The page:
*See:  Books and Jazz

Post 28. Moo Hills

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I had itchy feet.  Rigby and Sue had left for Bible College and I needed to get out.  Youth for Christ was running a year programme called Y-1 so I decided to sign up.

I travelled with Rig and Sue to Half Way House,  to a cute little farm called Moo Hills.  That was to be my home for three months.   There were 30 young people full of life and energy, ready to take on the world.  I would be away from my home for a year.  It sounded like a life time.

Our dorms were converted cow sheds and it was very earthy.  Each room had 6 bunk beds so we lived in each other’s pockets and all kinds of lessons were learnt.  It was there that I learnt how to hand wash and iron my clothes. I really missed Val.

We dreaded the 6 am morning trumpet call.  It was loud and right outside our dorm.  I had sung many songs about an angel with a trumpet and people disappearing.  I was always relieved to see that it was just Johnny.

It was my first experience living with people who weren’t “white South Africans.”   Alistair Lowe from Rhodesia was no relation but he was a brother to me. On our weekend off he came to stay with us at No 28.   It was a first for my family too.  He was hilarious.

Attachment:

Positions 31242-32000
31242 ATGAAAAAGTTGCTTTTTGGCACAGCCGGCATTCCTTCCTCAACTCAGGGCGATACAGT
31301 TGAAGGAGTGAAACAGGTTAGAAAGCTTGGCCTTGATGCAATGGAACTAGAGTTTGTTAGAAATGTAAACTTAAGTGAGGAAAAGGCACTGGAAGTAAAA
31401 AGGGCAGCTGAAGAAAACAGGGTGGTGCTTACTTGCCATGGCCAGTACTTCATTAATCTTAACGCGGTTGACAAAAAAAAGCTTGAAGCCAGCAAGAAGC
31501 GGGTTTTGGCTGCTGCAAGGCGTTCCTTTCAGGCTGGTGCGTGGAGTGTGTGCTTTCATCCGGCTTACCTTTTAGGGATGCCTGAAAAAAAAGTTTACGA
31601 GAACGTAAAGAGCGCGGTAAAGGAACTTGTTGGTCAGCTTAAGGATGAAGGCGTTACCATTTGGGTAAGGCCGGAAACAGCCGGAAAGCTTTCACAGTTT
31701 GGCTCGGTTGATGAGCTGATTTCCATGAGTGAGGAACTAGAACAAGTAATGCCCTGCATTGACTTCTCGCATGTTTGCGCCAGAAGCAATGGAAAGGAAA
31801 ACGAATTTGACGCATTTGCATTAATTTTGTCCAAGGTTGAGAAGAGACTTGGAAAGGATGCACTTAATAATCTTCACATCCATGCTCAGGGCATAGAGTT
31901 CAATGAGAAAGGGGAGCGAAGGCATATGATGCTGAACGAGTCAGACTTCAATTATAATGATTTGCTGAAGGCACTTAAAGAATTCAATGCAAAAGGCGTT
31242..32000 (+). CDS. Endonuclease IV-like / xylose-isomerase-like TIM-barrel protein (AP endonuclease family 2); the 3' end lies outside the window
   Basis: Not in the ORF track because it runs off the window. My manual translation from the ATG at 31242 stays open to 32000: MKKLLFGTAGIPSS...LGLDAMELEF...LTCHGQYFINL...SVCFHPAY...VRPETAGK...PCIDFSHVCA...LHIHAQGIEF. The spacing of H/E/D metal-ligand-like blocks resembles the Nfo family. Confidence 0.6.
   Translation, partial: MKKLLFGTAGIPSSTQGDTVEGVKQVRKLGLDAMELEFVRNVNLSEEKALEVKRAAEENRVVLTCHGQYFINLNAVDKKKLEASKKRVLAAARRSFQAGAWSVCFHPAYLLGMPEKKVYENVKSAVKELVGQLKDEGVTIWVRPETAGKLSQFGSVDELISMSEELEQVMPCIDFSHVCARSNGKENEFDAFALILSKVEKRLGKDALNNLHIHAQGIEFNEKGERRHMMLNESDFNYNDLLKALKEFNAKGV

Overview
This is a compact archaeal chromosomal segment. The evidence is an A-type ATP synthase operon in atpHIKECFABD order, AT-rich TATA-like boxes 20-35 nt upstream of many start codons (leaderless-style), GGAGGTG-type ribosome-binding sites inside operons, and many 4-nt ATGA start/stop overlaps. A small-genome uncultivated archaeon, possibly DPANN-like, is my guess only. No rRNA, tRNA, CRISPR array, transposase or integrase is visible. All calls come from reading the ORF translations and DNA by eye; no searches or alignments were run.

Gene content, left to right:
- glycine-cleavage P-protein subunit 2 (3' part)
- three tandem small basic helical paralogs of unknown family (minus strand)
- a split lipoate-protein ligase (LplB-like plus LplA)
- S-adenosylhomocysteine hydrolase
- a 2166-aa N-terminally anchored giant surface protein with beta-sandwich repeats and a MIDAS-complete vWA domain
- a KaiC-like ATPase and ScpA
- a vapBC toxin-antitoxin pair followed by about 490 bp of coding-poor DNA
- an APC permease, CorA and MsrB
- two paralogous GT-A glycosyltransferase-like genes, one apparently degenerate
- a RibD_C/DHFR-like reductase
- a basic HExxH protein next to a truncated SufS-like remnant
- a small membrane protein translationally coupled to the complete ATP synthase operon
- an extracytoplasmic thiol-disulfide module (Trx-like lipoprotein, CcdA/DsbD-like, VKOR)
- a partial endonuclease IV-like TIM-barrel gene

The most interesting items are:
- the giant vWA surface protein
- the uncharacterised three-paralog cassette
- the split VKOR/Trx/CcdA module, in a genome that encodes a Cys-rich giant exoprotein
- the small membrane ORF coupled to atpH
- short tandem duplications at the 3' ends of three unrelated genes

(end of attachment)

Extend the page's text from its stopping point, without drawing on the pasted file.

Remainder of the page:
We had rules at Moo Hills.  Lobo the dog was not to be fed, lights out at 9, only one slice of bread after meals, no relationships between the sexes allowed and absolutely NO physical contact.  All those rules were broken,  but not much went unnoticed by Charlie and Wendy Paine and Sean Daly.

Lobo got fatter and fatter and so did we.  We talked way into the night.  One night we had a brilliant idea.  We lay on our bunks with our feet up against the wall.  On the count of three we stomped as hard as we could.  The girls in the dorm next door thought it was an earthquake and ran out onto the field in their pyjamas. It was freezing.

The girls joked that if ever we wanted some physical contact, we could go to Sean for a haircut.  Only if we were guilt free.  Once he got us under the scissors he would ask how we were doing.  We were convinced he could see right though us.  We didn’t have haircuts that often.  We heard that Alistair, when under the scissors and the stare, couldn’t take the guilt anymore and bellowed out, “Ok, ok, I fed Hobo!”